Mr Flibble Talks To... Replacement Flibble
Gordon Kennedy and the Absolutely team revolutionised TV comedy, and, as Hudzen, he very nearly revolutionised Red Dwarf by removing Kryten after his first season. Mr Flibble grabbed lunch with the man with the silly oiled nipples...
9 March, 2001
Gordon Kennedy
Mr Flibble's right hand provided by
Andrew Ellard

How did you get started in comedy?

Writing and performing comedy shows - to start with at school, then moving on to the Edinburgh fringe, then Radio 4 Light Entertainment, and then moving into telly - which at the time when I was doing it was a pretty well-trodden path. You know, the Pythons, Fry and Laurie, and in fact Rob and Doug in a writing sense. They'd worked on Radio 4 and then they'd moved on to Spitting Image. So that's how we did it.

When they were doing Spitting Image, that's how I first met them. They were writing with Morray [Hunter] and Jack [Docherty], who were the main writers on Absolutely. So we used to see them quite a lot.

How did the Absolutely team get together?

Four of us [Jack Docherty, Morray Hunter, Peter Baikie and Gordon Kennedy] were at the same school at different times, and we all did charity comedy shows. Eventually someone else, outside the four of us, decided to put a show on at the Edinburgh fringe and asked us to help them do it. We got noticed by a Radio Four producer, Alan Nixon, who's now controller or Entertainment at Channel 5, and he thought we should do a radio show.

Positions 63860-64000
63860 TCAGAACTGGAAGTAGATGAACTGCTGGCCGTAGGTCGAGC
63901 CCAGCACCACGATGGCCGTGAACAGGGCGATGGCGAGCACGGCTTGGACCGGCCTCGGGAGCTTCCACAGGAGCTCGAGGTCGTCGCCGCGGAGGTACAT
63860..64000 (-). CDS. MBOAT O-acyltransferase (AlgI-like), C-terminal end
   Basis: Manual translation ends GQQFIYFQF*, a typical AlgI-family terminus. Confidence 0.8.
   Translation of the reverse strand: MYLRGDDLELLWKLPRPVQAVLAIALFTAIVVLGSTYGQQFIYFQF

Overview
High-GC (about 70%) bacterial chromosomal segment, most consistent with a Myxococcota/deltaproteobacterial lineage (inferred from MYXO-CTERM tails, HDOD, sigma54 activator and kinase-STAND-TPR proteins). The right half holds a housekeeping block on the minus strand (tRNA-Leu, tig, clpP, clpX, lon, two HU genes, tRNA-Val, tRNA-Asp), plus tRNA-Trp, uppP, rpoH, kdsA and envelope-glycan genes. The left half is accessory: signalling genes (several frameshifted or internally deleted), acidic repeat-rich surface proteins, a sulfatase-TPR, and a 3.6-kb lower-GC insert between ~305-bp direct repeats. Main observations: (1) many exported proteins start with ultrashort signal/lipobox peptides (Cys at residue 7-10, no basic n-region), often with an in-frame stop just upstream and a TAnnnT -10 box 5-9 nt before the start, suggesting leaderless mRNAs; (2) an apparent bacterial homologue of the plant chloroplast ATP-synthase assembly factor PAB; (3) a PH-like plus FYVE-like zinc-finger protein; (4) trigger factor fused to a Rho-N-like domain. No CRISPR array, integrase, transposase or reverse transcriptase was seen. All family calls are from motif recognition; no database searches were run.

So we did a radio series, and it was okay, but we were much more used to performing visually; and the four of us on radio sounded like one Scottish person with a personality disorder! (Laughs) We all sounded very similar, because we were all Edinburgh boys. But in the meantime we'd met Morwenna Banks and John Sparkes on the comedy circuit. 'Wen doing stuff with Footlights, and John doing his stand-up act. So that's when we did a radio show together, and then we did a television show - which became Absolutely.

We did four series of that, and then we weren't quite sure what we wanted to do next. Morray and John wanted to write sit-coms, I wanted to do more acting. We all stayed together as a unit, but we didn't work together because we had the production company by then, we wanted to do our stuff through that.

So we all went off and did our various things. I started doing some television presenting up in Scotland for a series called The Insiders, which was really good fun. The best fun of any of those sort of jobs I've ever had because I was given a very free reign.

Meanwhile, Jack Docherty was working on a sit-com idea, which was for me and him, which we eventually made a pilot of; and about that time I did the National Lottery as well - which, obviously, changed everything in terms of my profile. And for quite a while in terms of my... artistic currency. (Laughs) I don't know, you'd have to ask other people about that.